“This was the first time that I really felt like myself and I felt like I was running strong,” says Tuliamuk. “I was in control for a lot of the time. And even when I was in pain, I was still able to manage it and love being in the pain.”

And although she wanted to win in Pittsburgh, she has a feeling there are big things ahead for her, pointing to some fast training sessions she has had in this build up, with fitness left to gain.

“I think that there’s something to be said about having a child and then returning to competition and training. I think that in a way, it makes you faster,” says Tuliamuk. 

What has not changed for her in motherhood: Her drive and ambition. Only now she has an added push for every race she runs. She’s not only trying to make a living as a professional runner for herself anymore, “I’m actually trying to build a future for my daughter,” she says.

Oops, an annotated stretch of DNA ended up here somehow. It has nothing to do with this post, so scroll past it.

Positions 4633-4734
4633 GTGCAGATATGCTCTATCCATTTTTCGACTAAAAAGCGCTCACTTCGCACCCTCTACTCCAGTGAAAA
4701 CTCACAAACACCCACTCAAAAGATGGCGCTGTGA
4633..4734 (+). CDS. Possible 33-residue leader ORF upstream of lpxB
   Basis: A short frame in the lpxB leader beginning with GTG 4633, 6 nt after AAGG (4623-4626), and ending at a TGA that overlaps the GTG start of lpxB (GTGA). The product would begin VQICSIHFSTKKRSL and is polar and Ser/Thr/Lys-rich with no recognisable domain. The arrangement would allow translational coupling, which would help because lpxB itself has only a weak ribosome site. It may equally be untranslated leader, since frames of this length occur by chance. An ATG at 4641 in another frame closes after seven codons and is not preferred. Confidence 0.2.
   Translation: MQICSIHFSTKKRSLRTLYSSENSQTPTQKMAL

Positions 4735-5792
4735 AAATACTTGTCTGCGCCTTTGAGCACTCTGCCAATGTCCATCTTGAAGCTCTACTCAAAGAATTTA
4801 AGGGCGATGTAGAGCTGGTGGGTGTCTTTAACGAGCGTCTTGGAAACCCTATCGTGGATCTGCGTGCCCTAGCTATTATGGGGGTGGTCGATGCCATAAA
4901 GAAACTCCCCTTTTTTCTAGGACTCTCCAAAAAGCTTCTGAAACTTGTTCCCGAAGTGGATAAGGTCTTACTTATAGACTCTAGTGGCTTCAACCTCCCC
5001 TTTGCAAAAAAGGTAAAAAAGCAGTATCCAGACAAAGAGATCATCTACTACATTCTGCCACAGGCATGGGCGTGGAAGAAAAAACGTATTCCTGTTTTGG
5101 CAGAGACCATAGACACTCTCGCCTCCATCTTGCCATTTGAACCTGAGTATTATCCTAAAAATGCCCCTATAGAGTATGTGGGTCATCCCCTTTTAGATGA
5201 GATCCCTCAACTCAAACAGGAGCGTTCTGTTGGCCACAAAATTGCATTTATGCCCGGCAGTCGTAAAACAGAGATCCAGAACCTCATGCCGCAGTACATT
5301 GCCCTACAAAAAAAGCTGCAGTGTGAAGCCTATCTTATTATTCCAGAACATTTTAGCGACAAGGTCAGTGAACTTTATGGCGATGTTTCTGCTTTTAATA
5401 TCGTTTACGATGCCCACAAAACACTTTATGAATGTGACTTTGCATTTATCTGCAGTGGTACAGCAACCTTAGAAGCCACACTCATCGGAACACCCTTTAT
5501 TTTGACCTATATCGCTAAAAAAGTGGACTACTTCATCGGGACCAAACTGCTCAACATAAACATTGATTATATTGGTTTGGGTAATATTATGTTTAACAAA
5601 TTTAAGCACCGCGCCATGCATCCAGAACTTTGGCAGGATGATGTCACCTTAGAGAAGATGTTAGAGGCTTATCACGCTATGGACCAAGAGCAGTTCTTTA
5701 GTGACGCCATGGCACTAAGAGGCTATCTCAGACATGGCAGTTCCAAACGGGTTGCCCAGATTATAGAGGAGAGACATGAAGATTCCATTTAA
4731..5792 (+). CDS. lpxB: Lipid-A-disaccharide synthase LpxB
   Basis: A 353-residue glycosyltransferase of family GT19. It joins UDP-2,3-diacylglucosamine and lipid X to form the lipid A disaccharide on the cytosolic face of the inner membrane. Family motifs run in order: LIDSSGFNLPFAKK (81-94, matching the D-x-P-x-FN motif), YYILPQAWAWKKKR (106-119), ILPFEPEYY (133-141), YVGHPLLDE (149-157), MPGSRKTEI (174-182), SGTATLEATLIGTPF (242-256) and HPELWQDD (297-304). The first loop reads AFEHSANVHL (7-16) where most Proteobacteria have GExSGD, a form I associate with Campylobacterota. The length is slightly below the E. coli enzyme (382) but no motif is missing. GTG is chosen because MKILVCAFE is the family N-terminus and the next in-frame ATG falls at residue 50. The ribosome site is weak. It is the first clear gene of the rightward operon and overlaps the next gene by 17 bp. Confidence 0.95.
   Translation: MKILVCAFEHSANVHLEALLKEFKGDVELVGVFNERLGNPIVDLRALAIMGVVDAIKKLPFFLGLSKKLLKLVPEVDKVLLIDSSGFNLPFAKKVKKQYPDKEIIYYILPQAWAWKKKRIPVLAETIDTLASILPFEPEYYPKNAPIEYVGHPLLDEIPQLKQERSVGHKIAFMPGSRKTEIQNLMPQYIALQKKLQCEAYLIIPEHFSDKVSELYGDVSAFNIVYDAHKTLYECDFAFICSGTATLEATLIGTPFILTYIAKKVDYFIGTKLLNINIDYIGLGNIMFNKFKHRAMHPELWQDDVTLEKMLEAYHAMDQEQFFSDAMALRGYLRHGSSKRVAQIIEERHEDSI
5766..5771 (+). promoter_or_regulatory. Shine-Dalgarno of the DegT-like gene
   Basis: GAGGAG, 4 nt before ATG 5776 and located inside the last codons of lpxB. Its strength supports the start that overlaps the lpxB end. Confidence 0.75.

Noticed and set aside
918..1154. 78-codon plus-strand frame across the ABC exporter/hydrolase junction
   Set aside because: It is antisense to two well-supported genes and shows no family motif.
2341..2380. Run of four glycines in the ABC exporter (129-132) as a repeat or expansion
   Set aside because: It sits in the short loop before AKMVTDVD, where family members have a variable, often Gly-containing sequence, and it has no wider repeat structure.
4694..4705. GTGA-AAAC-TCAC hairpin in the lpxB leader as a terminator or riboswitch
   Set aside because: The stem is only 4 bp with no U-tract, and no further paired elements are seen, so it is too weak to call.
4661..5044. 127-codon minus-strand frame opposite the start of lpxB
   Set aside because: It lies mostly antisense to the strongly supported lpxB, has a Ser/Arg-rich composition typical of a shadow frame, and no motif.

Being a working mom, Tuliamuk has to spend time away from her daughter. But that also pushes her to make the most out of her training sessions or while traveling for a race, and being present with her when she is home. “I want to make sure the sacrifices I am making will be worth it,” she says. 

Like this upcoming weekend, where she will compete in the 25K Road Championships on May 14 in Grand Rapids, Michigan. 

“Every race that I can go to and embrace fiercely and get the most out of myself and whatever the reward is for that day, is an investment to my daughter’s future.”